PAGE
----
PM: Iran strike reports aimed at tying Israel’s hands (JERUSALEM POST) By HERB KEINON 08/13/12)
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Prime Minister Binyamin Netanyahu lashed out Sunday at a spate of
newspaper stories reporting an imminent Israeli attack on Iran, the
opposition of the senior defense establishment to such an attack, and
the country’s lack of preparedness for its aftermath, calling them
a “worldwide scandal.”
Netanyahu, responding to a question during a meeting with Likud
ministers over the media frenzy over the past few days regarding the
Islamic Republic, said the reports were designed to “prevent Israel
from independent action.”
The prime minister did not say who he thought was behind the reports.
Netanyahu said that while he only spoke “little and in a measured”
way about Iran, others were creating damage by making “specific
information and operational details” part of the public discussion.
Netanyahu’s close ministerial ally Finance Minister Yuval Steinitz
said the current public discussion – with leaks and details – was
liable to “cause damage to the state’s security.”
Steinitz, speaking to reporters before Sunday’s cabinet meeting, said
that “one day we will have to check ourselves and see how the
situation deteriorated to the point where there is such an exposed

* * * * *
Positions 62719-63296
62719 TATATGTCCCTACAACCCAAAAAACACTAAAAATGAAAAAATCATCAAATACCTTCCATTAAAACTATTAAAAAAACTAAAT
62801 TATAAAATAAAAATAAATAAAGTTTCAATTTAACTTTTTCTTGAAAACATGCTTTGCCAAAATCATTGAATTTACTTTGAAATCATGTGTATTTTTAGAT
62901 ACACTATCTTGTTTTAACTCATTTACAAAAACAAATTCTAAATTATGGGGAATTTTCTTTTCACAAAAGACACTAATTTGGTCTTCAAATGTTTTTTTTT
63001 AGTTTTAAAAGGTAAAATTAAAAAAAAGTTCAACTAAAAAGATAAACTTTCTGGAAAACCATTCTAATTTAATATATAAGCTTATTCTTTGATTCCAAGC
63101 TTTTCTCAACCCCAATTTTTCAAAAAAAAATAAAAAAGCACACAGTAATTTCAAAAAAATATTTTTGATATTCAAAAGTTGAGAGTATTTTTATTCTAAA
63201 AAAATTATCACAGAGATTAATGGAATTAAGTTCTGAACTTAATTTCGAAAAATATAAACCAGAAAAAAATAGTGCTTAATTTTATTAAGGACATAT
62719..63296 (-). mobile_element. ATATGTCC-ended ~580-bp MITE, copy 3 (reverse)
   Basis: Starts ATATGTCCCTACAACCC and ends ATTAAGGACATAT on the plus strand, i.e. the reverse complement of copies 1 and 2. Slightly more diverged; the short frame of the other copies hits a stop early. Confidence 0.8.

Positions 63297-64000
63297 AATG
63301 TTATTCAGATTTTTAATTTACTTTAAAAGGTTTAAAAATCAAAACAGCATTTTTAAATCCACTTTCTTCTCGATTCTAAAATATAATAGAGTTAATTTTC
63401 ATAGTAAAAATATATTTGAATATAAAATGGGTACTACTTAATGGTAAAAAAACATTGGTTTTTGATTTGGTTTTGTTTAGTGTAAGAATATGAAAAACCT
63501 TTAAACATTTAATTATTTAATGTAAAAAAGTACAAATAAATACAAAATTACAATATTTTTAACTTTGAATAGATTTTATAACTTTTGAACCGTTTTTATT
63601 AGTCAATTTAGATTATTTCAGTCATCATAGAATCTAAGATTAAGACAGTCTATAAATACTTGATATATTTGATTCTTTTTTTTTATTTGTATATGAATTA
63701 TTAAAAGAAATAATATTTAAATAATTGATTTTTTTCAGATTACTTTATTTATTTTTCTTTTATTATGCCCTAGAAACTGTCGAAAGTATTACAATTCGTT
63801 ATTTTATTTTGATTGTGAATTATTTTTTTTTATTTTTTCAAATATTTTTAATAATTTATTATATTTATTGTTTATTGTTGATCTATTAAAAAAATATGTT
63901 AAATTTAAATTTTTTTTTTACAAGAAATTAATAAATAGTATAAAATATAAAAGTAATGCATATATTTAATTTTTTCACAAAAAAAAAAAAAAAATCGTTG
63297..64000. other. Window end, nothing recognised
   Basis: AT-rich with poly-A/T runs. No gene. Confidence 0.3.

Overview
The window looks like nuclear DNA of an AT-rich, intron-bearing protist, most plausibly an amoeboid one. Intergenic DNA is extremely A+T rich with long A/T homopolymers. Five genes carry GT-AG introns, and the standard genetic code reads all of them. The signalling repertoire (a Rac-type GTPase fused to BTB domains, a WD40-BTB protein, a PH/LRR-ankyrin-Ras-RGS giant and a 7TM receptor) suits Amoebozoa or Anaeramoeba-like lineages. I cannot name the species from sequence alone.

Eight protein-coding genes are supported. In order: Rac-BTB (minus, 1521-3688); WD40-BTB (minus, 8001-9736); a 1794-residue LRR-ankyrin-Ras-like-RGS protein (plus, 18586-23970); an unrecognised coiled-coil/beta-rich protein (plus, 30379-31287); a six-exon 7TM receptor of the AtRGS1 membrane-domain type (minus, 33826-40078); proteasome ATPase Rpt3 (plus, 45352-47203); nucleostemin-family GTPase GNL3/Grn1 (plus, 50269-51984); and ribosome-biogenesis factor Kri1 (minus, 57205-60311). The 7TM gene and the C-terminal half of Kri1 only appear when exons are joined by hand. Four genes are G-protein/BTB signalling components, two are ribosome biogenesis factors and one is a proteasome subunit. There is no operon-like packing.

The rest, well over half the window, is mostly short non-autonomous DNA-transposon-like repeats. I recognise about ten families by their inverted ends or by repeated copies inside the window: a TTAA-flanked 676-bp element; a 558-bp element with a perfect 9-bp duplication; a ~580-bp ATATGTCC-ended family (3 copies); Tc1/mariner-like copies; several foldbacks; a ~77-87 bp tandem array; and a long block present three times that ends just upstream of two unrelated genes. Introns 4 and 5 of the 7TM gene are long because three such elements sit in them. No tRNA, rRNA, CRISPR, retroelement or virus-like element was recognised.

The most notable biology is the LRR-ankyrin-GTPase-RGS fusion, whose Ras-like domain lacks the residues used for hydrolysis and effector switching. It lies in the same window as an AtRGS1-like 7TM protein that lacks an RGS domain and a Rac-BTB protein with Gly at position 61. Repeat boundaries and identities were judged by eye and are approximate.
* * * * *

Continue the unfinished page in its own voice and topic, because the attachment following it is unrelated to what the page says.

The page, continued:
public discussion in the media.”
Last week, for instance, Yediot Aharonot ran a story saying that the
Saudis had threatened to shoot down Israeli planes flying over their
airspace on the way to Iran. The paper printed a diagram of three
possible air routes into Iran.
These and other stories have led to intense speculation as to what is
behind the leaks. Some say the leaks and stories are an attempt by
the government to get the world community to take harsher steps
against Tehran at a time when the current sanctions are not having an
impact on its nuclear program, and the diplomatic negotiations
between Iran and the world powers – the US, Russia, China, France,
Britain and Germany – have essentially broken down.
Strengthening this theory were comments Deputy Foreign Minister Danny
Ayalon made to Israel Radio Sunday.
Ayalon called on the international community to declare the
diplomatic channel with Iran a failure, make clear to the Iranians
that the world’s patience had reached its limit, and that if they
continued their nuclear development “all options are on the table.”
The Iranians need to understand that this does not just mean Israeli
action, but rather action by NATO, the US and other forces, he said.
Ayalon said “several weeks” remained for the sanctions to show that
they were having an impact.
Reflecting a line repeated frequently by government officials,
including Netanyahu, Ayalon said that if the choice was made starker
for the Iranians, they might alter their policies.
Others maintain that the reports are an effort to prepare Israel
psychologically for the possibility of war.
Former prime minister Ehud Olmert said Israel had no reason to launch
a strike against Iran anytime soon.
“There is no reason whatsoever for Israel to act in the near future,
not in the coming weeks and not in the coming months,” said Olmert,
speaking at Ono Academic College. “That is not to say that Iran isn’t
thinking of nonconventional weapons... That said, Israeli [military]